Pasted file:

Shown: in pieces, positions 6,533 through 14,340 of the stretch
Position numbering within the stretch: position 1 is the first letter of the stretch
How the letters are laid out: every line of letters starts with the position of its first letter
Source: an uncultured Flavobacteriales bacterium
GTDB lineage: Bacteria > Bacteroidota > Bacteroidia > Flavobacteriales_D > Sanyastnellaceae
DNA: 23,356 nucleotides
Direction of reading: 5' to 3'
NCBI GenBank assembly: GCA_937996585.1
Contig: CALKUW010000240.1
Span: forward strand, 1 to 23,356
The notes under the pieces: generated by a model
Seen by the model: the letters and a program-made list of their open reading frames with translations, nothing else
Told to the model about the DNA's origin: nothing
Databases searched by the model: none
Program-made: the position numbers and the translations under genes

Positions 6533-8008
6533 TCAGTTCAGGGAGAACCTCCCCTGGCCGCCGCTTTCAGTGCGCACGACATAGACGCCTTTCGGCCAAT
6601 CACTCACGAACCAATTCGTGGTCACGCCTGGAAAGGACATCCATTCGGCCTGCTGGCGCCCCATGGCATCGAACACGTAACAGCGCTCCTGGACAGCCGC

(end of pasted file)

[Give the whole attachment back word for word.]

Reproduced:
Shown: in pieces, positions 6,533 through 14,340 of the stretch
Position numbering within the stretch: position 1 is the first letter of the stretch
How the letters are laid out: every line of letters starts with the position of its first letter
Source: an uncultured Flavobacteriales bacterium
GTDB lineage: Bacteria > Bacteroidota > Bacteroidia > Flavobacteriales_D > Sanyastnellaceae
DNA: 23,356 nucleotides
Direction of reading: 5' to 3'
NCBI GenBank assembly: GCA_937996585.1
Contig: CALKUW010000240.1
Span: forward strand, 1 to 23,356
The notes under the pieces: generated by a model
Seen by the model: the letters and a program-made list of their open reading frames with translations, nothing else
Told to the model about the DNA's origin: nothing
Databases searched by the model: none
Program-made: the position numbers and the translations under genes

Positions 6533-8008
6533 TCAGTTCAGGGAGAACCTCCCCTGGCCGCCGCTTTCAGTGCGCACGACATAGACGCCTTTCGGCCAAT
6601 CACTCACGAACCAATTCGTGGTCACGCCTGGAAAGGACATCCATTCGGCCTGCTGGCGCCCCATGGCATCGAACACGTAACAGCGCTCCTGGACAGCCGC